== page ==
After a late night of drinking, an early rise, and a heck of a long drive the destination on our GPS finally seemed attainable. As we transitioned into the hills of Tennessee and headed across the border to North Carolina the last episode of S-Town came to an end (absolutely fantastic). I had done some scouting and knew that we’d be crossing the Appalachian Trail. We were running late so we only had a short window of time to jump out of the car, stretch our legs, take a short walk on the trail, and enjoy the amazing weather. We had planned to meet our friends Nicole and Eric in Asheville to share a hotel for the night as well as hit up a pair of breweries. So we jumped back into the car and made an incredibly windy path through the mountains to our first stop: Burial Beer Co.
We arrived and quickly spotted our friends posted up right out front. With my body stiff and aching I knew the only remedy was a cold beer. Something about thirteen hours on the road makes you thirsty. With greetings out of the way I got in line at the front door and after me eyes adjusted to the light inside I got my first true glimpse of their taproom. Rustic is the only word that comes to mind. A small bar was the only area to order, causing quite the backup. It was open to the air, with a smattering of lights making shadows fall in every nook and cranny. Old farm implements acted as taps, handwritten tags denoting the beer.
I couldn’t resist ordering The Dire and Ever Circling Wolves, one of the more creative in a host of interestingly named beers. After rejoining our friends and handing Samantha her mason jar of beer I took a long pull of the dark ale, well earned after the day we’d put behind us. It was flagged as an experimental rustic ale, and it’s tiny brown bubbles and dry bitter flavor hit the spot.
A short while later I got the itch to explore the rest of the taproom. I knew they had food on site so after asking my wife what she’d like I grabbed my camera and disappeared around the corner of the building. Greeting me: a fantastic mural of Tom Selleck and Sloth from The Goonies embraced like old friends. This piece seemed to capture the real heart of the attitude of Asheville that we’d grow to love in our short visit.
A crushed rock patio flanked the building, with a covered porch area housing a second bar (not open during our visit). It wrapped around the back where their in-house kitchen Salt & Smoke resides. While in line for food I noticed a second level to the patio where many of the people (and dogs) we’d seen walk by us in the front had taken a seat. I returned to our table out front with food in hand, and went back to the bar to order a flight of beer while the line was short.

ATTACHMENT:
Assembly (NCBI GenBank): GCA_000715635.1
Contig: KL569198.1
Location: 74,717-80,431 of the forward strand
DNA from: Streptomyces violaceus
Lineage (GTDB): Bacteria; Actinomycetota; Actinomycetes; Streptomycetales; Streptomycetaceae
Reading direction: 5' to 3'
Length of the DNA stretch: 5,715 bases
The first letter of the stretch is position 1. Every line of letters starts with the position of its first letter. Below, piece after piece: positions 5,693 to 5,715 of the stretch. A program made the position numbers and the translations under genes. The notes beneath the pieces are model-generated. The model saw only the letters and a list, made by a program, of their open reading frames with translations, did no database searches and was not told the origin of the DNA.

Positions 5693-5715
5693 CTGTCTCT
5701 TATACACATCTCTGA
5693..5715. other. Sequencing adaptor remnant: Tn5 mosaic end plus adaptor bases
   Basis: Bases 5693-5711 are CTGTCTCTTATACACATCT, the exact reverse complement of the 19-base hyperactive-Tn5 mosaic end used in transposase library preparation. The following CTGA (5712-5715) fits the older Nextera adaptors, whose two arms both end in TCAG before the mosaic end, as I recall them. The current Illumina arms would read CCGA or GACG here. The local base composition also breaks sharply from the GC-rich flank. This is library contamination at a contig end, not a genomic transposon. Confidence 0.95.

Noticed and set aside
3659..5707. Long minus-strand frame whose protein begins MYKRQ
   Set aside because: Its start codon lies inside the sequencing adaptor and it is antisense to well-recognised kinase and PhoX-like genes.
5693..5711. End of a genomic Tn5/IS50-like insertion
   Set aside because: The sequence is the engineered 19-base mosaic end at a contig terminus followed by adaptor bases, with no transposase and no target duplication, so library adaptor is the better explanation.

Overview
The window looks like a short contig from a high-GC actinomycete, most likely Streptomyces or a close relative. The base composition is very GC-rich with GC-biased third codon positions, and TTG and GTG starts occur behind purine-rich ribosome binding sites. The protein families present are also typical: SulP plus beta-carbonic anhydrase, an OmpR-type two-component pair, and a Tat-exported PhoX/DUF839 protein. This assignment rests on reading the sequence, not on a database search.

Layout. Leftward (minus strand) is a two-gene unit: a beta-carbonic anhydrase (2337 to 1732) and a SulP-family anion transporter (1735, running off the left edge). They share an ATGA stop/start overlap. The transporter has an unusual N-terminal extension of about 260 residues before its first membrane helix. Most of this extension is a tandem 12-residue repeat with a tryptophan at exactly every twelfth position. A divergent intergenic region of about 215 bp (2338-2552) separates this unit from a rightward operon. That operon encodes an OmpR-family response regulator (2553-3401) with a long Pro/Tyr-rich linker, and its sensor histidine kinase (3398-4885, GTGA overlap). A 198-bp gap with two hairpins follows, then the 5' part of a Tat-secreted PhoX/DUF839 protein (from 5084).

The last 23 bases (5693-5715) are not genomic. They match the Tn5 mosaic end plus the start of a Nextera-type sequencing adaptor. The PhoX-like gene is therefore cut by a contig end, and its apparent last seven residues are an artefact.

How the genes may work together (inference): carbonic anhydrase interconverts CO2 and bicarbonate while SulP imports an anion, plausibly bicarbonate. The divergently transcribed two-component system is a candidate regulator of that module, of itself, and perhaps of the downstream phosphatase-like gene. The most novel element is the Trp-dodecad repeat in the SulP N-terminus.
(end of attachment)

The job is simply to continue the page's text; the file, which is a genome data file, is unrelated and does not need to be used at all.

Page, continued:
With the soft sounds of pharmacy discussion happening between Samantha and our friends I attacked my meal. I had ordered a steak sandwich, topped with fried onions and hollandaise sauce. It could’ve been the fact that I hadn’t eaten a real meal all day, or it could’ve really been that great, but my meal was gone in a hurry. I’d eat that again any day.
The four beers in my flight were the Shadowclock Pilsner, S’mores Stout, The Root of our Addiction, and Ceremonial Session IPA. While all of the beers tasted pretty good, the S’mores Stout was about what I expected and the Root of our Addiction stood out from the crowd. Described as an Ancient Herbed Ale (loving these names), it had a truly unique flavor and a lactose milkiness that provided a nice sweetness to counteract the bitterness. Another term for this beer is a Gruit Stout. A Gruit is any beer that uses an herbal concoction in place of hops to provide the bitterness and flavor.
Burial Beer Co. was well worth the trip. I’d done extensive research on what breweries to try when we were in the area and I’m glad that I chose them as one of the two we visited. Their rustic vibe is really like none other, and their fantastic patio lets you enjoy the North Carolina air while drinking some imaginative brews. The food from Salt & Smoke was worth it on it’s own. I recommend checking their website to see what beers and food are available during your visit. Bring your dog too, they were everywhere!